June 16, 1986 |
One time Rich Harrow broke a boy's arm by clobbering him with a baseball bat. Another time, he put someone in the hospital with a concussion. "I think about that now," he said. "I can't believe I did it. " Harrow, 18, a juvenile offender from Blackwood in Camden County, picked up one of the thousands of two-week-old pheasants in the low gray brooder house at the Forked River Game Farm and held it gently until it calmed down enough to sit watchfully on his hand. "They're not scared of me. When I walk in the cage, they don't all flutter around," he said.
November 7, 1993 |
Pheasant and quail hunters in New Jersey will enjoy the benefits of an expanded stocking program when the state's small-game season opens Saturday. The New Jersey Division of Fish, Game and Wildlife said that the stocking of the two upland birds on state wildlife management areas will begin Saturday and continue through Jan. 17 - one month longer than the stocking period had been. The agency said that 55,500 pheasants, 5,000 more than last year, will be released statewide.
November 15, 2000 |
Most Americans cannot imagine a Thanksgiving dinner without a turkey. Never mind that the big bird takes forever to thaw, forever to cook and the strength of a Schwarzenegger to hoist it from roasting pan to platter. The aggravation doesn't stop there: Once it's on the table, families squabble about who will carve, how to carve, and who gets the most popular parts. While this scene plays out in countless households next week, other home cooks will forgo the traditional turkey travails and treat their families to farm-raised pheasant, squab, guinea hens, quail or Cornish hens.
June 19, 1997 |
A bit out of place, a northern bobwhite perched on a tree limb this week at Haverford College. The bird, a variety of quail, is usually a ground-dweller, but this one was startled into the air by a dog.
June 7, 2009 |
'Jackets required" is one dining-room edict that's doing a quick fade to endangered status. And while I don't regard my blazer with quite the disdain I have for ties (and the stuffy chokehold they once clamped on upscale dining), it is not a restriction I'm going to miss terribly. After all, the fact that serious cooking is simmering now in more casual venues is one of the great triumphs of America's evolving food scene. Add in a dodgy economy that's put a damper on the high end, and it's no wonder so many gastronomic icons have unbuttoned their double-breasted dress codes to remain relevant.
October 16, 1991 |
Poor hungry John! He was taken to a French restaurant and ordered quail for the first time. "It was good," he said, clearly not excited, "but it was real hard to eat. I had to leave a lot of meat on the bones. " "Next time, if there is a next time, use the knife and fork to start, then pick it up with your hand to finish it off," I advised. "You mean you can do that? It's not too crude?" John was astonished. I had to think a second. "If the restaurant is so fancy that they don't want you to eat with your hands - or you might not want to yourself because you're so dressed up - then they should bone the quail for you. That's one of the things fancy restaurants are about.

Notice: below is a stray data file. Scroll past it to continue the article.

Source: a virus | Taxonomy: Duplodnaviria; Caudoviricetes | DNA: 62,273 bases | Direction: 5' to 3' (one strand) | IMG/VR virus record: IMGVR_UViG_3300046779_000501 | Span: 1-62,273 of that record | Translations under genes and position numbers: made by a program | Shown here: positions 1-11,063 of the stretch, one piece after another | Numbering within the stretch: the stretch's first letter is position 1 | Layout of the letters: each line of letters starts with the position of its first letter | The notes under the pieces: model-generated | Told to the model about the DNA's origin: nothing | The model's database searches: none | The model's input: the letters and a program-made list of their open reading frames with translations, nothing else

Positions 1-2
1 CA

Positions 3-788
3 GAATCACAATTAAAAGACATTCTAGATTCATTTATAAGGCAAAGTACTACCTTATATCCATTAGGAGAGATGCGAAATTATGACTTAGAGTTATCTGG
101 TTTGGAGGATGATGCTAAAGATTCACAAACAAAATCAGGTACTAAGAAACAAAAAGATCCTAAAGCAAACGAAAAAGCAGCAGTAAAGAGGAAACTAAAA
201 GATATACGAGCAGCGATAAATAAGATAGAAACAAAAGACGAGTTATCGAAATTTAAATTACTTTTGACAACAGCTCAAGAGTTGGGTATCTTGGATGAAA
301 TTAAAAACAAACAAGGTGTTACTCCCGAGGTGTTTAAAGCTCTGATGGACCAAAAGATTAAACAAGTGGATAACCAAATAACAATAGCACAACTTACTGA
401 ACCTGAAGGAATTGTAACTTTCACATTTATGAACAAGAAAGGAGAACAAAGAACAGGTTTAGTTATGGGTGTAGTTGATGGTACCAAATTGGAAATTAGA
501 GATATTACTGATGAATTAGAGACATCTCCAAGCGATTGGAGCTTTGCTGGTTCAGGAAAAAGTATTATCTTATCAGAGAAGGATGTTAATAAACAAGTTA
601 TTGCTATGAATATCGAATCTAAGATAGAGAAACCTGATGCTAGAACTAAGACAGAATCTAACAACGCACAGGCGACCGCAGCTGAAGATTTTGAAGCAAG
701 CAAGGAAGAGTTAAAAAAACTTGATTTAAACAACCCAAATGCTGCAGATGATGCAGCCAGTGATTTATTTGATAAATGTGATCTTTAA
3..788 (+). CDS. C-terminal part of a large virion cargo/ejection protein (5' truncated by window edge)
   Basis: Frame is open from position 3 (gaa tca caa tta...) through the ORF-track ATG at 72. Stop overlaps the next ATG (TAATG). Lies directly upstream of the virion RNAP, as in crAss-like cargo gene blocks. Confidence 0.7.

May 22, 2006
I KNOW I'M not alone when I say I feel desperate to right the wrongs of my government, but utterly powerless to effect any real change. Now, the revelation that the government is tracking reporters' cell-phone calls sends chills up my spine. Will they trace this letter? Will they get me fired from my job? Maybe I should just fall in line, get a brown shirt. I say NO! Give me liberty or give me death - America needs a hero, not a power-hungry quail hunter. We are in troubling times.
June 6, 1990 |
When it comes to single-subject cookbooks, James McNair is becoming a household name. He already has about a dozen such books to his credit, covering foods such as beef, rice, salmon, cheese, corn and squash. This summer, McNair continues the tradition with James McNair's Grill Cookbook (Chronicle Books, $19.95 hardcover, $10.95 paperback), a no-nonsense guide to cooking on the barbecue whether it's fired by ashen charcoal or a propane tank. As with his other subjects, McNair gets right down to business answering the basic questions surrounding the art of outdoor cooking: What's the difference between grilling and barbecuing?
January 21, 1990 |
With the opening of the Black Tulip, Bucks County is blessed once again by a superb chef reaching out on his own. Henri Zerbib, formerly of Jean-Pierre's in Newtown, the Inn at Phillips Mill and the Monte Carlo Dining Room in Philadelphia, has taken over the small restaurant along the Delaware River just north of Washington Crossing that formerly housed Olive and, before that, Tosca. With classy French-northern Italian cuisine and a homey setting that includes two real working fireplaces, Tulip offers a superb, albeit expensive, dining experience.
June 24, 1993
A striking juxtaposition on the front page of yesterday's New York Times: A picture of Pat Nixon, referring to her obituary, directly above a headline reporting a court decision on the redefined role of Hillary Rodham Clinton. Mrs. Clinton, the court held, is a de facto government official - a significant decision because, after health care, President Clinton surely will choose his wife for other high-profile tasks. Hillary Clinton has challenged the concept of the "political wife," an image once personified by Pat Nixon.